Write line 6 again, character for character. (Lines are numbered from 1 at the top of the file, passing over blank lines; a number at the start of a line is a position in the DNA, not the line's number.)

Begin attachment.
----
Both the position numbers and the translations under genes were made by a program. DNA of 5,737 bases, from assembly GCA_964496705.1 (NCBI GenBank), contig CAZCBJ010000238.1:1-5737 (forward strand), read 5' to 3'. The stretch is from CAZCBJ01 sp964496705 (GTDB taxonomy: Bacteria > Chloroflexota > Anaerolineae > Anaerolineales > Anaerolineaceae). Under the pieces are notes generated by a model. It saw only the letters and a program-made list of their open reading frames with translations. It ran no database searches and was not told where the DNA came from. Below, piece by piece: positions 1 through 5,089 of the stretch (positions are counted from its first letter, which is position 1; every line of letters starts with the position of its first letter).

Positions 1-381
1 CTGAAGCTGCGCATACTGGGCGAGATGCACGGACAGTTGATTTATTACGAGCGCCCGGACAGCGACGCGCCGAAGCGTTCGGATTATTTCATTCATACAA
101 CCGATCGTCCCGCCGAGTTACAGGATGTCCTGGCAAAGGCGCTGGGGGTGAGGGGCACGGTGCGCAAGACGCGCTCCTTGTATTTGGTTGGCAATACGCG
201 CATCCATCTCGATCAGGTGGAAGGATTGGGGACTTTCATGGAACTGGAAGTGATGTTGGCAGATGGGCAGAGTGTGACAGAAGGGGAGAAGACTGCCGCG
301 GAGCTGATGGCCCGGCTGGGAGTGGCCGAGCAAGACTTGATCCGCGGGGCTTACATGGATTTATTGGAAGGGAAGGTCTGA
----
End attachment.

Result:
301 GAGCTGATGGCCCGGCTGGGAGTGGCCGAGCAAGACTTGATCCGCGGGGCTTACATGGATTTATTGGAAGGGAAGGTCTGA